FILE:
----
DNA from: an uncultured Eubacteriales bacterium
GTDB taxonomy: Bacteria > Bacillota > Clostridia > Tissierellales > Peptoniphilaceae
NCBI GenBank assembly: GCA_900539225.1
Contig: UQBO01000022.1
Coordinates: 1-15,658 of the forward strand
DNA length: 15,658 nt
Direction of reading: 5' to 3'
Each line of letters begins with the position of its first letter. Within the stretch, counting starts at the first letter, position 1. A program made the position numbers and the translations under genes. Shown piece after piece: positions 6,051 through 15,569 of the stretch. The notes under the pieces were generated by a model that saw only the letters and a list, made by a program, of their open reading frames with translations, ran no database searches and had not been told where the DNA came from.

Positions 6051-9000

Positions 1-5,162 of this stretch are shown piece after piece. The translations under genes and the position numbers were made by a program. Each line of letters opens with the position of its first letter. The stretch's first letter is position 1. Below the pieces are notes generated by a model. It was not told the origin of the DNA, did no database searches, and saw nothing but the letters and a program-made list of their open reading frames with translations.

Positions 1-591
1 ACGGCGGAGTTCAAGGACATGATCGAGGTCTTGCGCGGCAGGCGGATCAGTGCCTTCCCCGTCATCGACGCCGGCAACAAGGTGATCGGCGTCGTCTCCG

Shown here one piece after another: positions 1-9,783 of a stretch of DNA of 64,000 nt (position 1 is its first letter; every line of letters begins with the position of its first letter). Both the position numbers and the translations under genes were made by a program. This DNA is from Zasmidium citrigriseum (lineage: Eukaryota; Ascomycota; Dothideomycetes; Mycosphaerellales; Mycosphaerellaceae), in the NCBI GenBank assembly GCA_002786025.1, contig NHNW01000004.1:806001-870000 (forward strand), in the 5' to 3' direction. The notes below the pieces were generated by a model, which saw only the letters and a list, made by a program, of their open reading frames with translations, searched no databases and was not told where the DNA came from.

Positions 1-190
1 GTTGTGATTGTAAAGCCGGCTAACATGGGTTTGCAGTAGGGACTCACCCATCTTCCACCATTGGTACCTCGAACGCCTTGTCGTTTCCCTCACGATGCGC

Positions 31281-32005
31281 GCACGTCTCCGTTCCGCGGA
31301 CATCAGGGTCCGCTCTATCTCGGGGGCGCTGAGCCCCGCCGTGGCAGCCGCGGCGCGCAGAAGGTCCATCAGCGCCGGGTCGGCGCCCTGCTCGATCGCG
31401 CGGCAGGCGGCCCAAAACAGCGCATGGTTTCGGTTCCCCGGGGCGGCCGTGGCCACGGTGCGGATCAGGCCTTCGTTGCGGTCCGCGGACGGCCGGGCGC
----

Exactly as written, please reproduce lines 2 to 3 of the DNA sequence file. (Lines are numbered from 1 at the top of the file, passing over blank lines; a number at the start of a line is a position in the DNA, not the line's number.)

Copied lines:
GTDB taxonomy: Bacteria > Bacillota > Clostridia > Tissierellales > Peptoniphilaceae
NCBI GenBank assembly: GCA_900539225.1